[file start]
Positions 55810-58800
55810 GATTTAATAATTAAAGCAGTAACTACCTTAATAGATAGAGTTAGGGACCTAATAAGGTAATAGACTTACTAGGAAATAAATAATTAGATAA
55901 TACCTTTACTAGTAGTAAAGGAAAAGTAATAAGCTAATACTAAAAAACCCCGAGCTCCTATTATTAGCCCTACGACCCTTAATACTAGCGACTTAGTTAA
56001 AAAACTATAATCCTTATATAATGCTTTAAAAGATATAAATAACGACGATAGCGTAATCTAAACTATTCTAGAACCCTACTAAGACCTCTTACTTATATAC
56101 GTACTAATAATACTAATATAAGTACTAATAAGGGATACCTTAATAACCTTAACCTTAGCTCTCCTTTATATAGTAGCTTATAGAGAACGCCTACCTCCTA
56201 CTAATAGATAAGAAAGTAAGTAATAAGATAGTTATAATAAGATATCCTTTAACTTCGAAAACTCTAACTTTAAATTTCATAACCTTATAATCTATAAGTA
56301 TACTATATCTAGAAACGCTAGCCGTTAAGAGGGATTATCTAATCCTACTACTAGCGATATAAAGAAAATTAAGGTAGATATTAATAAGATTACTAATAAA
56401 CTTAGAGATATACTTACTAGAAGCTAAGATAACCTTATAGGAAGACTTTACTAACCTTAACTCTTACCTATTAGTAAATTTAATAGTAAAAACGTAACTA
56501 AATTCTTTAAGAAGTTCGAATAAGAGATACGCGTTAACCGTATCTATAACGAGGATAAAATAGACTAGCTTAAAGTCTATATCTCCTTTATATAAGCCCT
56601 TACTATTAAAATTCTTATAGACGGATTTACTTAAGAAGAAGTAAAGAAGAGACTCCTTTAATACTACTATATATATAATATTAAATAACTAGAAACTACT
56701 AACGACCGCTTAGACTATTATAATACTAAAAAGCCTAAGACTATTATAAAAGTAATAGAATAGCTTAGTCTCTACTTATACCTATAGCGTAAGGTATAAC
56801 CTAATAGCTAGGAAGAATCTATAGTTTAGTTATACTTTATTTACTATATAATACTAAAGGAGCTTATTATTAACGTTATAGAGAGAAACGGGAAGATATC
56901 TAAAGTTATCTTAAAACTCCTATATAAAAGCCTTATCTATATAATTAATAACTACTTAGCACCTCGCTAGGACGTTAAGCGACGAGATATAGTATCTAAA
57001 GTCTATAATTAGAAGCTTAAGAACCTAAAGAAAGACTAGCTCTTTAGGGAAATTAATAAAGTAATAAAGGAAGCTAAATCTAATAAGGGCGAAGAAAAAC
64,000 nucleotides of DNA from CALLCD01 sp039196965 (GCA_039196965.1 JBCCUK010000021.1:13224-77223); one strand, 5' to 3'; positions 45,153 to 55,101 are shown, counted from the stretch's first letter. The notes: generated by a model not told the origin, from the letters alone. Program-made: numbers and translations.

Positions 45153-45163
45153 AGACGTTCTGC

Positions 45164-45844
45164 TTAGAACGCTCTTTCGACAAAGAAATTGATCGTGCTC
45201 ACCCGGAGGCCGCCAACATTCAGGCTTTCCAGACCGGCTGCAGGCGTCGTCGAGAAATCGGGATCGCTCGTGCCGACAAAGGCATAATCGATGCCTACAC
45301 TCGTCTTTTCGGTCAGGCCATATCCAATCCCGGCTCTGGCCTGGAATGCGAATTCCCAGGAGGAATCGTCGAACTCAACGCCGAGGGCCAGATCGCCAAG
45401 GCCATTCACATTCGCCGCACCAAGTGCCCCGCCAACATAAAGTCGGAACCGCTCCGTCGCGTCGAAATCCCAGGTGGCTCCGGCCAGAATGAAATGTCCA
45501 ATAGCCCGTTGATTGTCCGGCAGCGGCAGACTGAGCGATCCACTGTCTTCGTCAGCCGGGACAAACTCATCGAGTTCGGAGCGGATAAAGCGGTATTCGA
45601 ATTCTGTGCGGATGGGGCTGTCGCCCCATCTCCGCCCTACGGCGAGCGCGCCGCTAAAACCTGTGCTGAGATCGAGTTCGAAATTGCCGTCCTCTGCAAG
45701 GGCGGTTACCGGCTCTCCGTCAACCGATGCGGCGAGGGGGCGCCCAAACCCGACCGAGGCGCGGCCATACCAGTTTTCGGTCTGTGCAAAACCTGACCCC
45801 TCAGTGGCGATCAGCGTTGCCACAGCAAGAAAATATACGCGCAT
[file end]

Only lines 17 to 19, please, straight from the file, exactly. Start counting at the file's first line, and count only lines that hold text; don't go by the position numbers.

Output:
45153 AGACGTTCTGC

Positions 45164-45844
45164 TTAGAACGCTCTTTCGACAAAGAAATTGATCGTGCTC